To mark the 100-year anniversary of the birth of anthropologist and filmmaker Jean Rouch, the Maison Française presents a selection of unfinished, unpublished films by the filmmaker, including “Monsieur Albert, Prophète” (Côte d’Ivoire, 1962-63) and “Moi fatigué debout, moi couché” (Niger, 1996-97). These will be presented and discussed by three specialists of Jean Rouch’s work. In these two films, selected among 120 films created by Rouch between 1947 and 2003, there is a tension and interaction between tradition and modernity in the first years of independence, visible in domains ranging from migration and migrants, agriculture and water, religious beliefs, magic, myths and traditional medicine, in these two African countries, Niger and the Ivory Coast. Rouch was the first filmmaker to be interested in these subjects which are today remarkably relevant.
About half of his oeuvre remained unfinished and unpublished. Rouch was an adherent of improvisation, or “creative disorder,” when filming and constructing his works in the editing process. Fluidity and indeterminacy are characteristic of his style, creating a dialogue and tension in his oeuvre between the finished and the unfinished.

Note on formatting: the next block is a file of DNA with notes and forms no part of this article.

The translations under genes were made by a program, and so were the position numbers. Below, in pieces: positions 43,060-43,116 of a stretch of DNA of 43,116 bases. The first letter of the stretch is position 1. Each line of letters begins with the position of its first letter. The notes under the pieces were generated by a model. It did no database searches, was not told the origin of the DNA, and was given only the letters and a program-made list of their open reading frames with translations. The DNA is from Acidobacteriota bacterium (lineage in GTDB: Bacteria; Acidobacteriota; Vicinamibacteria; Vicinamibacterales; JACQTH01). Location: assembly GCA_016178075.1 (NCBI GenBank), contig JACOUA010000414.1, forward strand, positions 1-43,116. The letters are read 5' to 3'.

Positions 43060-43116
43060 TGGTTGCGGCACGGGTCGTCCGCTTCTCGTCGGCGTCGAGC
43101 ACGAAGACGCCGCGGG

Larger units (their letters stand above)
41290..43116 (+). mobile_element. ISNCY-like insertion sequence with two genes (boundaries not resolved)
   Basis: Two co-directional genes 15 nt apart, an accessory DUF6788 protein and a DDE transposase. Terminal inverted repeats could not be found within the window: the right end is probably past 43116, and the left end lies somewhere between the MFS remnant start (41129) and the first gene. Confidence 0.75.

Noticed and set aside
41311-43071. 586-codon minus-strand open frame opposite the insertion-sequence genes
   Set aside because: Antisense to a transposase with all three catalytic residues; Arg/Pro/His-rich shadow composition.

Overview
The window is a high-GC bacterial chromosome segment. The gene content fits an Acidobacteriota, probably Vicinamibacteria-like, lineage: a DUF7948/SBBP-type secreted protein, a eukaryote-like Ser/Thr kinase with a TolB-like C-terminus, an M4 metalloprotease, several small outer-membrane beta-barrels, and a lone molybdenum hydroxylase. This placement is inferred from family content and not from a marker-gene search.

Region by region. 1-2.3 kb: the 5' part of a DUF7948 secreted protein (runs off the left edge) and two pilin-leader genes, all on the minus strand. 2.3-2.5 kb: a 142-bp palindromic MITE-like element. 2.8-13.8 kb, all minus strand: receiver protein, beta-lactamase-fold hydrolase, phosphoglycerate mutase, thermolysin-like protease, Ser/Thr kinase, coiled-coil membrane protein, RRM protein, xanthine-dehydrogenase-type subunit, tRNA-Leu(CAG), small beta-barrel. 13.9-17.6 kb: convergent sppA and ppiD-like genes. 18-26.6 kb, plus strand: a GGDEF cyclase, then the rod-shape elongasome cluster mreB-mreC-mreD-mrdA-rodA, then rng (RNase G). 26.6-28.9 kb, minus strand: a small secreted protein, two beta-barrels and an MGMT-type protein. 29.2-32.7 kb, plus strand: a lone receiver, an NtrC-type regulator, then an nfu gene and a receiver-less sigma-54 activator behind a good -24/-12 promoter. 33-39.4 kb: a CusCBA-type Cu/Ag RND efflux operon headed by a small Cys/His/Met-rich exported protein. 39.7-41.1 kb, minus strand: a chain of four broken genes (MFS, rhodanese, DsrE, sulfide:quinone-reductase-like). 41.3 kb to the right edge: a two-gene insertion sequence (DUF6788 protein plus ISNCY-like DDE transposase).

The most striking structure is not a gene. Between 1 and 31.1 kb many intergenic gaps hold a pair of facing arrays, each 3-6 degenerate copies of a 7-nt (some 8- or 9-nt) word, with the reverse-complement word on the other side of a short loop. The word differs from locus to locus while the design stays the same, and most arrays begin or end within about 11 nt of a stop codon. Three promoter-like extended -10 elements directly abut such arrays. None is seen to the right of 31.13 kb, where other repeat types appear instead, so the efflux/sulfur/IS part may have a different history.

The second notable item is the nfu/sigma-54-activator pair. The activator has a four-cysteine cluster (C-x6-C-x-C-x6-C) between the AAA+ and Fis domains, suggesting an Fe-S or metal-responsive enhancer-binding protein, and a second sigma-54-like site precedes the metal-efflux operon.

Valérie Berty teaches French cinema and literature at NYU in Paris and has a forthcoming book on the cinema of Ousmane Sembène. Jean-Pierre Dozon is Scientific Director of the Fondation Maison des Sciences de l'Homme (FMSH). Jean-Pierre Dozon works principally on West Africa, and was awarded the Prize for Rayonnement de la langue et de la littérature françaises by the Académie française in 2004 for his book, Frères et Sujets : La France et l'Afrique en perspective. Catherine Ruelle is President of the Association Centenaire Jean Rouch 2017. She met Jean Rouch as a journalist and film critic at RFI between 1972 and 2012. She has co-edited several important books about African cinema, including La nascita del cinéma africano (1998), and Afriques 50, singularités d’un cinéma pluriel. Jamie Berthe holds a PhD from NYU's Department of Media, Culture, and Communication. Her research interests revolve primarily around film, visual culture, media, postcolonial theory, and histories of empire. In her dissertation, Jamie explored the legacy of the French filmmaker and anthropologist Jean Rouch, particularly in relationship to French colonial history and African cinema. She has been a fellow at the NYU Humanities Initiative and has also received a George Lurcy Fellowship for study in France. Jamie teaches courses on film, postcolonial theory, and visual culture at The Gallatin School (NYU), where she is also administrative director of the graduate program. She has recently published articles in Studies in French Cinema(2018) and a chapter in Dans le sillage de Jean Rouch (2018).
Event co-sponsored by the Maison Française, Institute of African Studies, Department of Anthropology and Columbia Global Centers/Paris.
This event is made possible thanks to support from the Cultural Services of the French Embassy, the Institut Francais, the Association Centenaire Jean Rouch, and La Scam